Tuesday, February 14, 2012

A Public Meeting

At last night's packed Westgate & Westbrook Residents' Association (WWRA) meeting, it was agreed to call a public meeting to fully explore the Sainsbury's planning application for Hundreds Farm on the Canterbury Road and to give all the involved and interested parties and parishes involved an opportunity to present their views.

Councillors Tom King and I discussed this earlier today and I will also be catching-up with a convalescing Cllr Brian Goodwin as well as Birchington Councillors. I have sent a note to Mrs Utton, the Head-teacher of the Ursuline, asking if we may take up their offer of suitably large public meeting space and I will be making contact with Sainsbury's as well.

We need to give the supermarket an opportunity to present a formal application first and so I anticipate that the meeting will be several weeks away in March but I will keep everyone informed of any date, here and through the WWRA as well as council colleagues in Birchington.

For broader interest, Mr Patel, who manages the Londis store in Lymington Road, gave me a copy of the Will of the late Ivor Read, which specifically refers to 'The Hundreds Farm Estate' by covenant and 'To keep, so far as is practical, the existing buildings thereon and not erect more than two houses for residential use with direct access to Linksfield Road only"

Covenants are notoriously difficult to enforce in the face of a determined developer but I will be passing the document to council officers for an opinion. I can confirm however that Sainsbury's have sought and received pre-application planning advice from Thanet District Council, which is quite normal in such circumstances and given the size of the proposed development. To recap briefly, Sainsbury's are keen to involve themselves in the debate and tell me that their formal application will not likely appear until late March and I have told them that there is no good reason to call a large public meeting, involving two towns, until their 'proposed' development turns into a formal planning application.

Finally, while a great many people and local traders in particular, appear opposed to the idea, others and particularly those people living in the surrounding housing areas may be supportive and we need to give everyone the opportunity to present their opinions in a fair and democratic manner, which engages both the Westgate and Birchington communities in debate.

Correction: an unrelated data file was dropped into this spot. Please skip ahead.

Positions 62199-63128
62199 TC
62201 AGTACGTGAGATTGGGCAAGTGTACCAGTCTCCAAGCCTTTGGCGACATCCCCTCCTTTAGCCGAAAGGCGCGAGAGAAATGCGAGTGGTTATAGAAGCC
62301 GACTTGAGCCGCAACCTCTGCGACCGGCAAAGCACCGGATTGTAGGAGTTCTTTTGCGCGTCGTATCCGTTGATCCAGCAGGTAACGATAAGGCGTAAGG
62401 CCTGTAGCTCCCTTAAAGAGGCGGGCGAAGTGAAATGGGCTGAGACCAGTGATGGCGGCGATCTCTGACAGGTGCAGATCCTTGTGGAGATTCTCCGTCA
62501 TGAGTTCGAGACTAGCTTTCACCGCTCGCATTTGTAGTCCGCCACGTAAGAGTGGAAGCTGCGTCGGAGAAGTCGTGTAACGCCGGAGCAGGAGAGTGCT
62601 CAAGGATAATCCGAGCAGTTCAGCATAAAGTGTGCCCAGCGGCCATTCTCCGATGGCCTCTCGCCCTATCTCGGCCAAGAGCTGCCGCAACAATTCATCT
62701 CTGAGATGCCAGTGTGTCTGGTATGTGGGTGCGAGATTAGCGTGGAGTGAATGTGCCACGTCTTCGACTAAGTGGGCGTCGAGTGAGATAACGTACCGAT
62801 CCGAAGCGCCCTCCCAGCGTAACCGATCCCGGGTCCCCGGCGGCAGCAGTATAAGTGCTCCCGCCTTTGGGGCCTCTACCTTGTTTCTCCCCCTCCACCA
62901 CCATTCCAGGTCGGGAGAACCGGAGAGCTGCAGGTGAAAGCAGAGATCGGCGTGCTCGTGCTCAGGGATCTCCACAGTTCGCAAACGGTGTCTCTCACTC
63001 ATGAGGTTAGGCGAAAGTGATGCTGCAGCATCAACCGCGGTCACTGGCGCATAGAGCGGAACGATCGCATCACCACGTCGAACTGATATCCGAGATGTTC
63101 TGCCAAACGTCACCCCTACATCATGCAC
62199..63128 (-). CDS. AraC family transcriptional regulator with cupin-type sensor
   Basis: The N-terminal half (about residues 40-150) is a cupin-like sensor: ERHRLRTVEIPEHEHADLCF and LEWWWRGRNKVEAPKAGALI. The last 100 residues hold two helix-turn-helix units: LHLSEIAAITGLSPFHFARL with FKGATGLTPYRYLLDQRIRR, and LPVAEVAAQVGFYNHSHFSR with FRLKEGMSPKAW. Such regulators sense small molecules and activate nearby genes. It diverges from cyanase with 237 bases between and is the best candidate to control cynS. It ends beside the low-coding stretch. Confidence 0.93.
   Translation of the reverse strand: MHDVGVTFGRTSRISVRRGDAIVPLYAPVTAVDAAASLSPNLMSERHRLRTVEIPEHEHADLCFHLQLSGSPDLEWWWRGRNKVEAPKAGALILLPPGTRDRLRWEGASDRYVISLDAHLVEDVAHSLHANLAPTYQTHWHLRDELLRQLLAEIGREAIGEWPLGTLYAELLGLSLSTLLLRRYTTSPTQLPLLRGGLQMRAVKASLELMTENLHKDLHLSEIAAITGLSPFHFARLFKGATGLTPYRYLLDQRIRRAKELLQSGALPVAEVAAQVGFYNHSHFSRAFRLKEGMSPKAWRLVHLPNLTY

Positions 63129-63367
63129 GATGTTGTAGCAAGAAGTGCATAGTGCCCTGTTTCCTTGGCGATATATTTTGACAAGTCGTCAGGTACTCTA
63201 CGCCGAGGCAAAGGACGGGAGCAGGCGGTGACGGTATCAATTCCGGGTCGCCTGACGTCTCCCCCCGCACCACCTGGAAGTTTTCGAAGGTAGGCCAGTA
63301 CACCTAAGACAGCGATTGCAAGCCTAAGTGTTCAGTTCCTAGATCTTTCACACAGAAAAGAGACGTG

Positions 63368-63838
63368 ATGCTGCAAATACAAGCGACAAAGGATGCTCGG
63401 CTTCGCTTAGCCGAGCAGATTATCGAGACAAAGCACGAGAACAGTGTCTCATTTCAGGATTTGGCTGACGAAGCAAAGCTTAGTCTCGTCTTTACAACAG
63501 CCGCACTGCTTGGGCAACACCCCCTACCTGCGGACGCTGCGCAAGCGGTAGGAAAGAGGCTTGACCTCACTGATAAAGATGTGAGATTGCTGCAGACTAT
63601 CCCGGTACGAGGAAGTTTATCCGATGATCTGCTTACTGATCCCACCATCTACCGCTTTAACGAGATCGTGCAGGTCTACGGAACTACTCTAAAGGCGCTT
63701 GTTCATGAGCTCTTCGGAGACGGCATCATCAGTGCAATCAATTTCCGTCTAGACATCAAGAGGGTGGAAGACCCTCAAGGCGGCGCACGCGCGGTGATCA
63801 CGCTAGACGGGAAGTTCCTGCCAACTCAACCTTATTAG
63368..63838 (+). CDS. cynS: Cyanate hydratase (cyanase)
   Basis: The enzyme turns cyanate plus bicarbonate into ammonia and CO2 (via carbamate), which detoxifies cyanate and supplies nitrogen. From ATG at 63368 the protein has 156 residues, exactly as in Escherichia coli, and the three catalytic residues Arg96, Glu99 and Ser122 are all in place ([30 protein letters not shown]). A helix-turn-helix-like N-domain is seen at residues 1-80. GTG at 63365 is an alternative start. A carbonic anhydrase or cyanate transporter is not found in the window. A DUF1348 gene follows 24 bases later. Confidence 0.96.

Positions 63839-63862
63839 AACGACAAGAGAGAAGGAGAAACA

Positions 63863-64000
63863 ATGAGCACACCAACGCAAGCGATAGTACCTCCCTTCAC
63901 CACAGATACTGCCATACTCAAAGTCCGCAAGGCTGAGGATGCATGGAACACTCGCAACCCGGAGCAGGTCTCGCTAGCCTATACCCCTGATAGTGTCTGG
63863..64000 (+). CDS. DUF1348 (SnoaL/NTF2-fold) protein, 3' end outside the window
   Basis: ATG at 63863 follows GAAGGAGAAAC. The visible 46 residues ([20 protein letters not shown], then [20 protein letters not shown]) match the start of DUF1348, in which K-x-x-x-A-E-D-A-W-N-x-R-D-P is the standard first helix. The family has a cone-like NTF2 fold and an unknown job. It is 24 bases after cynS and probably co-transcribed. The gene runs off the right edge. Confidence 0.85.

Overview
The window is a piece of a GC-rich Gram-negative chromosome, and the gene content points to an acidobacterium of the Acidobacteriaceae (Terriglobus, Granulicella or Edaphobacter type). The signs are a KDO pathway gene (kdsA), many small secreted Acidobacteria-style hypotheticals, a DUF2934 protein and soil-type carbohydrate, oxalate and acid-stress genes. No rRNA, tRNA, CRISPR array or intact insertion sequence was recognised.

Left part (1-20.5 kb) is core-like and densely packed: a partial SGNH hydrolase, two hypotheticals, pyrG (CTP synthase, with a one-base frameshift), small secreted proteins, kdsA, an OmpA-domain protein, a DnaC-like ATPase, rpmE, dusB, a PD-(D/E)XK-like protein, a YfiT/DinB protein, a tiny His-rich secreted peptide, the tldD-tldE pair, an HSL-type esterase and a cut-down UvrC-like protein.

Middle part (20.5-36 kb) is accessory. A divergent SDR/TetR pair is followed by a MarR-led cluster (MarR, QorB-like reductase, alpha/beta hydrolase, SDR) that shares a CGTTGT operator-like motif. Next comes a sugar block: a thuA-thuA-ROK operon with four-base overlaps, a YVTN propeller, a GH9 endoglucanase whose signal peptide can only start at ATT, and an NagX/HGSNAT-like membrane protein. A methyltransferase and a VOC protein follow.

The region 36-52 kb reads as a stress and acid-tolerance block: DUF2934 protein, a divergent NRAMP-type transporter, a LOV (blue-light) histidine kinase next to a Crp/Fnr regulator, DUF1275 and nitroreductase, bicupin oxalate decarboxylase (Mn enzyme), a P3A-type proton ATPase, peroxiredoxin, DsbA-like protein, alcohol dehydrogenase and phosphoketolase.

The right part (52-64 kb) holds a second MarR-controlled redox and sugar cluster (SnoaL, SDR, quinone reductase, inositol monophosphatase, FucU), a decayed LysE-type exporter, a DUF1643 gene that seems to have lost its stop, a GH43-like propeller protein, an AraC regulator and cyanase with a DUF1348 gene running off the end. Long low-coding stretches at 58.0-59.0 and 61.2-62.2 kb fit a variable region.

4 comments:

Michael Child said...

Simon I am a bit mystified here as to if and how the new localism bill works with regard to planning applications, I had thought that it would mean that once a council had turned something down that would be it.

However it seems that once developers have had something turned down they are still taking it to the planning inspectorate for appeal and the council’s decisions are being quashed.

If you know yourself any chance you could explain what if any difference the localism bill has made to the local planning decision making process?

DrM. said...

It's a good question Michael and as I understand it, the new community involvement initiative both defines and broadens the level of consultation that the council must undertake with larger development projects. Basically it's a commitment to consult and listen but the ultimate decision-making process remains largely unchanged.

Michael Child said...

Thanks Simon, well at least it’s apolitical as the legislation was put together under national Labour, Conservatives and Liberals, so I guess much more bureaucracy for the same result is what one would expect with all three parties involved.

I guess if I was a local authority leader I would tell the government, that as my planning authority had no power because all of the decisions ultimately rested with the planning inspectorate, I would close the whole department and send all the planning applications directly to them.

itmike said...

The lastest information from Sainsburys is now on www.westgateandwestbrook.co.uk
Mike